Facebook Australia has entered into deals with seven local news publishers to create content for Facebook Watch, as it builds out its video offering.
The deal includes five broadcasters: Seven, Nine, Ten, Sky News and SBS, along with digital-only publishers Pedestrian.TV, owned by Nine, and Junkee Media, owned by Ooh!Media.
As part of the agreement, the media organisations will provide the social media giant with exclusive video content, with programs from the broadcasters available on Facebook Watch from today.
“This is exactly the kind of partnership we want to have with the news industry,” Campbell Brown, vice president global news partnerships at Facebook, says. “Australia’s newsrooms are doing innovative, high quality work with video.”
The partnership between Facebook and the news media businesses comes just a week following the ACCC Digital Platforms Inquiry was released to the public.
The final report found Facebook holds substantial market power, and made recommendations to strengthen media businesses’ bargaining power with both Facebook and Google.
Broadcasters, which have lamented the power Facebook holds, have described the deal as “mutually beneficial”.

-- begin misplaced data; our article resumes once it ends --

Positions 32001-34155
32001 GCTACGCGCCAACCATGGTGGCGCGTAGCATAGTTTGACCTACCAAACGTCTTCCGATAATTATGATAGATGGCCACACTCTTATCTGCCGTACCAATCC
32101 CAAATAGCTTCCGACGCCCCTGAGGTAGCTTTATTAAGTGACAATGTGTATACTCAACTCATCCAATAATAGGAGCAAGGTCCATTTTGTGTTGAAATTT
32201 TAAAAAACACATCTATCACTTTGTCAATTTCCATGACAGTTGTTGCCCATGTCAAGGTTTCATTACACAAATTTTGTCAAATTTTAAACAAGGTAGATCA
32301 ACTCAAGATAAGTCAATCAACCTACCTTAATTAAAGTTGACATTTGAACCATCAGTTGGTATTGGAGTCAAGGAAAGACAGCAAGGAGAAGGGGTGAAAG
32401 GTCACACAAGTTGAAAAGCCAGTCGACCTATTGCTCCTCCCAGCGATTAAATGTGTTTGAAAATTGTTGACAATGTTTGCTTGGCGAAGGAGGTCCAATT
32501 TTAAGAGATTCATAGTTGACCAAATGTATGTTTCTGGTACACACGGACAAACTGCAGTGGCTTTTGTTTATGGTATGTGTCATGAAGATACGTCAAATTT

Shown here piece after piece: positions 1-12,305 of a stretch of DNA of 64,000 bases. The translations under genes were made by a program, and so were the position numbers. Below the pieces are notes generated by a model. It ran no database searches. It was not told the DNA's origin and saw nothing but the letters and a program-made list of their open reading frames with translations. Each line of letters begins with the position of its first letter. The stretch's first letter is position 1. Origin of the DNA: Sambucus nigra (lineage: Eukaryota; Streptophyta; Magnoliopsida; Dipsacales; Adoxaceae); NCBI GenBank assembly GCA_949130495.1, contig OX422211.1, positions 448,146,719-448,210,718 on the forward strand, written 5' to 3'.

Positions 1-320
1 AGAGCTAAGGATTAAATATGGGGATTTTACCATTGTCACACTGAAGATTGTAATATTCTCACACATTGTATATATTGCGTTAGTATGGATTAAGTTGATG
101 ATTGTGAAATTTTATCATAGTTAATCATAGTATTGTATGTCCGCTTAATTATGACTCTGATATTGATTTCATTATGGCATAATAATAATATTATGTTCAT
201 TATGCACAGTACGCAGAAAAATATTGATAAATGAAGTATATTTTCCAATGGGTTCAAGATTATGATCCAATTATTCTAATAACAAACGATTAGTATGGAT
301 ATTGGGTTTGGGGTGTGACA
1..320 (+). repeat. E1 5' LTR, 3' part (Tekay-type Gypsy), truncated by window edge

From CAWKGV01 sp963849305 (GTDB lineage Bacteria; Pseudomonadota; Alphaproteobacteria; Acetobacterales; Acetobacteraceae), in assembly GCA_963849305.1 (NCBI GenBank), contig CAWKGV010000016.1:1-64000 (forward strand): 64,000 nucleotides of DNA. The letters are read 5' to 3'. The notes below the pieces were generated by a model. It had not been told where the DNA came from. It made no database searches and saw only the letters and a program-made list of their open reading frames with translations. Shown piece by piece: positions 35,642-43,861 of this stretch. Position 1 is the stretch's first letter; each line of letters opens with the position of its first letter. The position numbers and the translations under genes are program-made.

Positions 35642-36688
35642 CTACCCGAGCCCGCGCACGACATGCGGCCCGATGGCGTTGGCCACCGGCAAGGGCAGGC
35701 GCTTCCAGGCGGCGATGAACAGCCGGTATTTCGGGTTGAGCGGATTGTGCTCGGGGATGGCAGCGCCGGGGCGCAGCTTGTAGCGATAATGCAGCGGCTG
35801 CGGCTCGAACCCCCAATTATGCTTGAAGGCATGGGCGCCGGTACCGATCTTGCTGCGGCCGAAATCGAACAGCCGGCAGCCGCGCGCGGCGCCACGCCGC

“7NEWS will provide a high quality service to Facebook which I’m sure will be mutually beneficial,” Craig McPherson, director of news and public affairs at Seven Network, says.
“It’s great for original content makers to now get revenue for our product from Facebook and we look forward to furnishing a profitable ongoing relationship.”
The broadcasters are bringing out their top talent for the Facebook Watch content with Seven and Nine producing original daily news shows hosted by Michael Usher and Sylvia Jeffrey respectively.
Sky News is also producing a daily news show, while 10 is extending its 10 News First bulletins to Facebook Watch.
Junkee Media will be producing nightly programs and Pedestrian.TV will be producing a weekly interview series.
The deal comes following Facebook’s deal with Seven in June for exclusive entertainment content.
Facebook has also recently been under pressure from the TV industry over its now-pulled PwC report due to flaws in the data used.
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